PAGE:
Though we could argue about potential political, racial, and religious motives for opposition, I want to make an empathetic case for accepting the refugees from Syria. When my mother’s family came to the United States, they had lost virtually everything. They had lost their homeland, their country and life as they had known it. They had only the clothes on their back and what little money they could carry. When they had processed into the United States, a benevolent Baptist family in Tyler, Texas, took them in and provided for them. My family has always been thankful for the opportunity to start anew in the United States. As such, they all worked hard when they got here, despite the language barriers. With the opportunities that were given to my mother, aunts and uncles, they were all able to earn college educations and live what many would call the “American Dream.”
What I ask is that people take a look at the situations that many of these refugees are coming from and imagine the hardships they are undergoing and show compassion and empathy. They are coming from a very similar situation that my mother came from in 1975. Their country is being torn apart and many don’t have much with them. I would say that we are morally obligated to help these people and to give them a chance at a better life. If you were in that situation, I am sure you would appreciate a second chance at life, a chance at the American Dream. My family took full advantage of the opportunity the United States gave them, and if we give Syrian refugees that same chance, I think we’ll have quite a few who do the same.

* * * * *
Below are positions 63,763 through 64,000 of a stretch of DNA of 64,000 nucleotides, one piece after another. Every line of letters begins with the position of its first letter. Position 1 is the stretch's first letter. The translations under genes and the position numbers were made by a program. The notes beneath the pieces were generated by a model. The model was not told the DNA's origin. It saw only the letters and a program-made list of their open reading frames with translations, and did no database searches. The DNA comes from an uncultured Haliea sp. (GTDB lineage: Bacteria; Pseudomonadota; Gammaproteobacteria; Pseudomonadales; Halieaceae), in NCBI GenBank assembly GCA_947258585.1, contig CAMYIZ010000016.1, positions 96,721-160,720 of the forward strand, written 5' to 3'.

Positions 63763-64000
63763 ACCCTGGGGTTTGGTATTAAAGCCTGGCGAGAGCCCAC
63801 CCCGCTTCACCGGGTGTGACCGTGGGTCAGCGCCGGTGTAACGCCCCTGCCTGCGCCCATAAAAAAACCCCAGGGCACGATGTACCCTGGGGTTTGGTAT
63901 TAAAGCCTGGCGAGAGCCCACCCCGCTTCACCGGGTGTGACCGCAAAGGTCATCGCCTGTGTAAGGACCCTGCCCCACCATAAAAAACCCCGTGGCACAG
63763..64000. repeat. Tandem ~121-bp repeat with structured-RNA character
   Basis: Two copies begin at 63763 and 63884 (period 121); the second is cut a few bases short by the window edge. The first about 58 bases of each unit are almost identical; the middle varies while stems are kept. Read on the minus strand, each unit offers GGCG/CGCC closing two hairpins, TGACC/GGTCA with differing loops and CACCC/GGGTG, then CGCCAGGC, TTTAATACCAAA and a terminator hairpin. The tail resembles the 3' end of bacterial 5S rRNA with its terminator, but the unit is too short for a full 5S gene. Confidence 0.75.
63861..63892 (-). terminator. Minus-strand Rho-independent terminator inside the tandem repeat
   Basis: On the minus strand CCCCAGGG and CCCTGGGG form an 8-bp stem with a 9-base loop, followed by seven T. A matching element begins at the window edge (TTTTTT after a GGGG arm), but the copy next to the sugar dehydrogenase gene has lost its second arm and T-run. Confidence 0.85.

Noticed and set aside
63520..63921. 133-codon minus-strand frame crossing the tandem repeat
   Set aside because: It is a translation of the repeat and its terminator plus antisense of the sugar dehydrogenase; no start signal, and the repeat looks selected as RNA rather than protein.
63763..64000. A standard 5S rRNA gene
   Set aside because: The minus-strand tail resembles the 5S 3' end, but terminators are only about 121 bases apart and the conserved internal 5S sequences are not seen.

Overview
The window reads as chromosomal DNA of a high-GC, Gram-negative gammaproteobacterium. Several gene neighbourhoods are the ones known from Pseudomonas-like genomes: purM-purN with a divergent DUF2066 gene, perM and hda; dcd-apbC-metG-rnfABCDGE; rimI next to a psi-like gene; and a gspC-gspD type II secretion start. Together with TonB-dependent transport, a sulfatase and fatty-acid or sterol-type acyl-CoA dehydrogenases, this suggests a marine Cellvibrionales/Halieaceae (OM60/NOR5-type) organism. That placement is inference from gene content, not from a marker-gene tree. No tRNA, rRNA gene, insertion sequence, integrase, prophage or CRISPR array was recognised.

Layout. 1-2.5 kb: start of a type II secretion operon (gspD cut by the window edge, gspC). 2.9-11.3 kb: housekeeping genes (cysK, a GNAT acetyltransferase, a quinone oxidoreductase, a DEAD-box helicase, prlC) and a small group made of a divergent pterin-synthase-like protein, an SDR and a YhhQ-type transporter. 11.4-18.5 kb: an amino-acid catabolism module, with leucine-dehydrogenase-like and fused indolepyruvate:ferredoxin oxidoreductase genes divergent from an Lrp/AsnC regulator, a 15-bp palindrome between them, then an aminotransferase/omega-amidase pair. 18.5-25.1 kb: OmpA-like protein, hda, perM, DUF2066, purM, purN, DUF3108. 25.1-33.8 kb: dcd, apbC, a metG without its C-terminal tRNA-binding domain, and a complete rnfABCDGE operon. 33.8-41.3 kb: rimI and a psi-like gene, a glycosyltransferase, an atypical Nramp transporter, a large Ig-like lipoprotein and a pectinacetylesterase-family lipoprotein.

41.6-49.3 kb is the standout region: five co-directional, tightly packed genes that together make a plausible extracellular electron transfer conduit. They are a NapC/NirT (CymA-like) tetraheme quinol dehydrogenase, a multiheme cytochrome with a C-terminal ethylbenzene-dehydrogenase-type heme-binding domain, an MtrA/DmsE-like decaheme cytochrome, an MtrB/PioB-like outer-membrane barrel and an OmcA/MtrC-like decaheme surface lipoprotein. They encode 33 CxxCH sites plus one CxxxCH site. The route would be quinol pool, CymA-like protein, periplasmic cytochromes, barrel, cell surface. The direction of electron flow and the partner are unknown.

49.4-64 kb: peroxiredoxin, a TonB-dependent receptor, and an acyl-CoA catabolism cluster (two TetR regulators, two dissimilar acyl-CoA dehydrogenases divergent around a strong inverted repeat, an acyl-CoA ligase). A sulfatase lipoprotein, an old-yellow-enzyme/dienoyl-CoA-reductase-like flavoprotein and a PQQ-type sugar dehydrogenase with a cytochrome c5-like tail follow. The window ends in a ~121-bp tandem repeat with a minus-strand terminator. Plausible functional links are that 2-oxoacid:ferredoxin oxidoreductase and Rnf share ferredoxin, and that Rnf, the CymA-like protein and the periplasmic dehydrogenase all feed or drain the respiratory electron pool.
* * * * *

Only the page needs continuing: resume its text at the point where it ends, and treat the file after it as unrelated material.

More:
I will agree that we should be concerned with our national security situation with respect to those who cowardly disguise themselves as refugees. Yet rejecting every single refugee because of that is morally wrong. The refugees need help in the form of a safe place to live a better life. If we deny them that because we are too afraid of terrorists coming through, I think we really have to question who we as Americans are and what we actually stand for. We would be ignoring what this great nation stands for and show ourselves as morally bankrupt. America would be disregarding the words of Emma Lazarus’ poem, “The New Colossus,” which are engraved on our beacon of freedom, the Statue of Liberty:
Give me your tired, your poor,
Your huddled masses yearning to breathe free,
The wretched refuse of your teeming shore,
Send these, the homeless, tempest-tossed to me:
I lift my lamp beside the golden door
Perhaps we as individuals should take a more active role in helping them; whether that be through donations to various charities or volunteering to help them with resettlement. Many Vietnamese-Americans, like Duc Nguyen, a filmmaker and one of the “boat people,” have raised money for the refugee cause and are urging others to do the same. Organizations like the International Rescue Committee and Refugee Service of Texas have already been doing their part to help Syrian refugees resettle in the United States. Even religious denominations, such as the Roman Catholic Archdiocese of Indianapolis, are helping with resettlement efforts. Maybe by participating in these efforts, we can build relationships with the refugees, and in the process, we will find people like my mother who are willing to work hard and will be gracious for the opportunity to start over.